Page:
There is no doubt that intimate relationships take work. A healthy way for relationships to grow is through an open line of communication. Both the individual and the relationship as a whole benefit from proactively confronting and addressing those issues that may be acting as barriers to a happier and a more fulfilling relationship. Couples therapy can be an important step to take if you and your partner are hoping to get your relationship back on track.
Below I have gathered a list of common questions you may have when thinking about starting couples therapy. Every individual and couple will have different questions and concerns, so feel free to contact me and we can discuss your questions further.
It is never too early to seek couples therapy. Whether you hope to enhance and strengthen your relationship, you want to break maladaptive relationship patterns, or the pain of the current situation feels too overwhelming, couples therapy can provide the safe and contained space that you and your partner need. Sometimes couples wait until a crisis to seek outside help, however, there are several signs to look out for that indicate that you and your partner may benefit from enlisting the help and guidance of a couples therapist:
One of the main benefits of couples therapy is helping each partner explore who they want to be and what they expect of themselves in their relationship, as opposed to focusing on how to get their partner to become the person they want them or need them to be. This means helping both partners develop the capacity to self-confront, self-validate, and self-soothe. By encouraging each partner to focus on the self they want to bring to their relationship, partners become more willing to face the challenges within their relationship constructively, as opposed to wasting their energy blaming the other person.
I approach couples therapy with the primary aim of helping couples confront issues head on and face the challenges in their relationship as constructively as possible. By doing so, couples are able to achieve a stronger and more resilient relationship. Although intrapersonal and interpersonal growth is challenging, it is a vital component of successful couples therapy. I encourage partners to avoid wasting energy and emotion on blaming the other person and instead focus on the self he or she wants to bring to the relationship. I strive to help you and your partner understand what you need from yourself instead of how to make your partner “better”. My hope is that at the end of our work together, couples leave my office more capable of handling the challenges that come with being in a committed, long-term relationship. My other aim is that they now have the tools, insight, and self-awareness necessary to promote an enduring and meaningful intimate relationship.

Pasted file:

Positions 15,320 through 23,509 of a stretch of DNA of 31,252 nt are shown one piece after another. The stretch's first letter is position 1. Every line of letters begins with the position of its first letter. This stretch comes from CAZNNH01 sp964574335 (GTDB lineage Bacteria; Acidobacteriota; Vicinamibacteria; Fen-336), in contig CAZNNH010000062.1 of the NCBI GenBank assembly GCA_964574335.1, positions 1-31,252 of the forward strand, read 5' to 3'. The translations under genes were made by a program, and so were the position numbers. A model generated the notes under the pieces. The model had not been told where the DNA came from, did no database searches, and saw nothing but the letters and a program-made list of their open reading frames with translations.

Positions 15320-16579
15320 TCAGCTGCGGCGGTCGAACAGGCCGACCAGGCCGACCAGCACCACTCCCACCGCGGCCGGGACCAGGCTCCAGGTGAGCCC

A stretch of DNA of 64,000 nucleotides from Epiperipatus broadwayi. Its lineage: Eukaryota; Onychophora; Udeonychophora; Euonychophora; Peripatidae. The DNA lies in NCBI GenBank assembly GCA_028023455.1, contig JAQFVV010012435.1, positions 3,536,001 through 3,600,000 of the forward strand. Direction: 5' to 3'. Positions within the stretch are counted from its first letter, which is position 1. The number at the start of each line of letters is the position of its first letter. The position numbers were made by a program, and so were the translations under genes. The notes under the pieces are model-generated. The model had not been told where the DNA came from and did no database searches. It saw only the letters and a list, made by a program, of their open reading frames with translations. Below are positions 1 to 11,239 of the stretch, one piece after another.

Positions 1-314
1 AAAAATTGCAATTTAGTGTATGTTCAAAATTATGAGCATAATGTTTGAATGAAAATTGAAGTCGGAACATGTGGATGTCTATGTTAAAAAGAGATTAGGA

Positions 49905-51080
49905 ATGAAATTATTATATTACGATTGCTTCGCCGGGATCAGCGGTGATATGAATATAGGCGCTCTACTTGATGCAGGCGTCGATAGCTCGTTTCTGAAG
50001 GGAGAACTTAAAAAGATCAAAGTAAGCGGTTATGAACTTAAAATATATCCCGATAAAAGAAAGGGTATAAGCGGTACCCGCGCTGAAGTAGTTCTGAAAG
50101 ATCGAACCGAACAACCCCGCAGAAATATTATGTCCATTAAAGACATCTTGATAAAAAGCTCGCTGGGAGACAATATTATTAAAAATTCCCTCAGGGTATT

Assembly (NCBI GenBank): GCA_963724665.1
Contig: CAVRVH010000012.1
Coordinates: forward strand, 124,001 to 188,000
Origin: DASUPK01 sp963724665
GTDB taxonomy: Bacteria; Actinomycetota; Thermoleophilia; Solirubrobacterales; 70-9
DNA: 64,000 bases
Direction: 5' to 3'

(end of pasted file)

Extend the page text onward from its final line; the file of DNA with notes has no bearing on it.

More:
Many people enter couples therapy not knowing what to expect. My hope is to allay any trepidation about coming in for the first time. In a general sense, couples therapy provides a neutral space for you and your partner to begin addressing those issues that are problematic in your relationship with the help of an unbiased professional who has experience in this domain. At the start of therapy, you will be asked to think about the kind of life and relationship you hope to build with your partner, the role that you play in the current relational dynamic, and your individual goals for being in couples therapy. As the therapist, my aim will be to help you achieve these goals. Another responsibility of mine will be to ensure that both of your voices get heard and each partner’s perspective is taken into account. Through this process, you will gain greater insight into yourself and the relational dynamics between you and your partner. At the same time, I will provide you with the necessary tools to begin breaking old patterns of relating and help you develop new ways of interacting with one another that promote connection, intimacy, and mutual respect.
For couples counseling to be effective and worth both you and your partner’s time and energy, you must approach it with a realistic attitude. Don’t expect therapy to be a “quick fix” – because it’s not. Marriage counseling is hard work and the therapist isn’t the one doing all of the work. What you get out of the therapy is completely up to you and your partner. The process of breaking old patterns and unlearning bad habits can be intense and emotionally exhausting. The process will be challenging and it will take time, but in the end it will be worth all of the effort, time, and energy that you both put into it.